A

Aareet Shermon

MONTHLY DONOREngineering. Social impact.

Canada   •   webscience.ca

Aareet's Story

Aareet joined Watsi on December 9th, 2014. Six years ago, Aareet became the 732nd member to automatically support a new Watsi patient every month. Since then, 5,740 more people have become monthly donors! Aareet's most recent donation traveled 8,100 miles to support Jane, a grocer from Kenya, to fund thyroid surgery.

Impact

Aareet has funded healthcare for 72 patients in 10 countries.

All patients funded by Aareet

Jane

Jane is a middle-aged woman from Kenya and a mother of three. She is a grocer in her hometown of Kapsokwony and lives in a rental house. Jane separated with his husband eight years ago when he remarried. That is when she decided to start her grocery business to, as she shared, "at least to get things going and put something on the table." Her children had to stop their schooling in grade 8 because she was unable to pay for their school fees. Jane’s condition begun over 10 years ago. She visited the nearest health facility but they could not help her condition hence she was asked to visit a better hospital for further investigations. Doctors examined her and she was diagnosed with a goitre that needed surgery. Not being the only one in the village with the same condition, Jane turned to herbal medicine just like the rest in her community. She continued using herbal medicines for many years but her condition did not improve in fact her condition was worsening. She could not work for long, she had difficulty in swallowing, and she lost weight and increased sensitivity to cold. She stopped using herbs and feels now she needs the right treatment which is through surgery. She started looking for solutions but everything seemed impossible without money. It was not until one evening when she was listening to the radio and heard the news about a free medical camp that was organized by Kapsowar Mission Hospital in their area. That is when Jane decided to seek consultation from Medical Partner's doctors. She was diagnosed with a multinodular goitre and was asked to come to the hospital for it to be removed surgically. Because of her socioeconomic status, Jane is unable to pay for her surgery but she is a strong believer and has a lot of hopes that she will receive treatment and get healed. She is requesting anyone reading her story to support her in raising money for her surgery. Our medical partner, African Mission Healthcare Foundation, is helping Jane receive treatment. She is scheduled to undergo a thyroidectomy on September 10th at our medical partner's care center. Surgeons will remove all or part of her thyroid gland. This procedure will cost $673 and she and her family need help raising money. Jane says, “I want this mass to be removed for two reasons; so that I can continue with my daily duties and also that the people in my community learn that herbal medicines cannot cure and they should seek medical care at the hospital.”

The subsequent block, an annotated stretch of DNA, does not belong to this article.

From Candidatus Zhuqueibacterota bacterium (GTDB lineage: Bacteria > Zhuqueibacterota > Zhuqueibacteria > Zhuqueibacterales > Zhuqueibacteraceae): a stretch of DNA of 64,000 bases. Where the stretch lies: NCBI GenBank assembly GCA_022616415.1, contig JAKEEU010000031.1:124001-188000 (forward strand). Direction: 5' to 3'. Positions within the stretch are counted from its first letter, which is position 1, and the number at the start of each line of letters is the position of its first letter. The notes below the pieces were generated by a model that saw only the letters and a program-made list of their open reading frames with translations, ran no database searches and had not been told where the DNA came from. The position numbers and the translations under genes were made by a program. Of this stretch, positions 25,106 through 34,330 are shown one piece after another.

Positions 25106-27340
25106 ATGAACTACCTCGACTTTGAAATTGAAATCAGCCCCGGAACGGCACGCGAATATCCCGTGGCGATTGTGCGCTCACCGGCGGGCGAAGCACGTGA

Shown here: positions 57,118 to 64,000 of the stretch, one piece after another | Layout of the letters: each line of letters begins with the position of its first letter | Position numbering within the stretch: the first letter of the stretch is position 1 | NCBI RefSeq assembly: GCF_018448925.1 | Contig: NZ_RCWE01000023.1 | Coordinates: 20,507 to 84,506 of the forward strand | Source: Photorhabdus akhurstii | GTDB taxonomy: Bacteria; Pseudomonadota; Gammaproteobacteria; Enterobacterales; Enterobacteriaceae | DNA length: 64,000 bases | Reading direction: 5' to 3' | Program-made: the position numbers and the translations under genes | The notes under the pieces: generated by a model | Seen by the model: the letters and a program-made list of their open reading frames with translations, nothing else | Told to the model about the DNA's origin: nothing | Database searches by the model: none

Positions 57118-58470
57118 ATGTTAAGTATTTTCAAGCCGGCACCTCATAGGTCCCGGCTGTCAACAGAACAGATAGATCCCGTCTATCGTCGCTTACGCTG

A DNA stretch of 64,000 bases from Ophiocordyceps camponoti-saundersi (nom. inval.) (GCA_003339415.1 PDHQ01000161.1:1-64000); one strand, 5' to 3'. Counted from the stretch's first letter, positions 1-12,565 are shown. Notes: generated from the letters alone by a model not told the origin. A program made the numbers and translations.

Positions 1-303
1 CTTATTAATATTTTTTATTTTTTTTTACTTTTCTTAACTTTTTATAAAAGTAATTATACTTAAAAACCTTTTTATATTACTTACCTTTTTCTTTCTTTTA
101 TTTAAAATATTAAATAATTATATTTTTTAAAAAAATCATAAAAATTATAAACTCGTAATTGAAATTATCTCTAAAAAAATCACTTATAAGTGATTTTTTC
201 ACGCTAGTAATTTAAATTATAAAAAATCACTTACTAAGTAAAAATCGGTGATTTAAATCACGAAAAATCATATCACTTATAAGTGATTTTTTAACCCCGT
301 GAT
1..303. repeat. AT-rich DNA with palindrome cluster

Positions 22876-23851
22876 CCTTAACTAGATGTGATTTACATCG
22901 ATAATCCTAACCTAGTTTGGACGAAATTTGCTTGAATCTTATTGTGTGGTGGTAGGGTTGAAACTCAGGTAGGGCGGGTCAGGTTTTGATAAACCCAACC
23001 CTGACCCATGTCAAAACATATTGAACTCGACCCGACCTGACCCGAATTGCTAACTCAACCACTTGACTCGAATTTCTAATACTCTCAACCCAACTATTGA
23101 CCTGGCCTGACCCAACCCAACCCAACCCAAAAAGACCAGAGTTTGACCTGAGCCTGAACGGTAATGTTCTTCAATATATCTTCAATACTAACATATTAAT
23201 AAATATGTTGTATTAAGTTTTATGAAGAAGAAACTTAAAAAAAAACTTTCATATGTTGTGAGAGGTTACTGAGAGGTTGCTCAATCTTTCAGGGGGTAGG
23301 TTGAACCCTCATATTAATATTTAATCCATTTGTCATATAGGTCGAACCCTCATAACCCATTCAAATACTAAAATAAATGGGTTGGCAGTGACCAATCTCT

100% funded

$673raised
Fully funded
Poe

Poe is a five-year old boy who lives with his family in Shwe Koke Ko village of Karen State in Burma. In his free time, Poe likes to play with his friends and toys. He also likes to eat sweets. Poe does not go to school because of his condition. Poe's mother and father are divorced, and both are remarried. His father lives and works in Bangkok, Thailand and he contributes to Poe’s financial wellbeing by giving the household 5000 baht (approx. $167 USD) per month. His mother does not provide the family with any extra income. Poe stays with his grandmother and great grandmother from his father's side. His grandmother works as a cleaner. The rest of the family does not currently have work. When Poe was eight months old, he got a severe fever and his family took him to the Wang Pha clinic near Mae Sot, Thailand, which is the same place where he was born. He was admitted at the clinic for three days, but his condition did not improve. Doctors at the clinic told his family to take him to Mae Sot Hospital (MSH) for further investigation. The family immediately took him to MSH and he was admitted for one week. At MSH, he received a blood test and was diagnosed with Thalassemia, a blood disorder. He received a blood transfusion and after the transfusion, Poe felt better, but only temporarily. His family went back for three follow-up appointments to MSH, where he had blood transfusions each time. When he was one year and five months old, the family could not afford going to MSH any longer, so they took Poe to Myawaddy Hospital. He received another blood transfusion and an IV line. He was admitted for three days at the hospital. Although he felt better after getting discharged in Myawaddy, since his condition is chronic, he needs regular blood transfusions to stay healthy. It became increasingly difficult for the family to pay for Poe’s care, however, they decided to come to Mae Tao Clinic (MTC) for further help in 2016. Since then, he has received many blood transfusions at MTC, sometimes monthly and sometimes bi-monthly. With these treatments, he is able to survive. However, his condition also affects his spleen, the organ that filters blood. To prevent further problems, medics at MTC told his family that doctors need to remove Poe's spleen. Since it cannot be done at MTC, he needs to go back to MSH to undergo the operation. Currently, Poe has frequent bloody noses, coughs up blood, and has blood in his stool. He feels better after having a transfusion, but it wears off in the weeks following the procedure. When its nearing time for another transfusion, he feels weak and tired. When asked what he wants to do when he grows up, Poe was adamant that he wanted to be a medic. “I want to help people,” he said. “When he sees people that are sick, he always tells me he feels sorry for them,” added his great grandmother.

100% funded

$1,500raised
Fully funded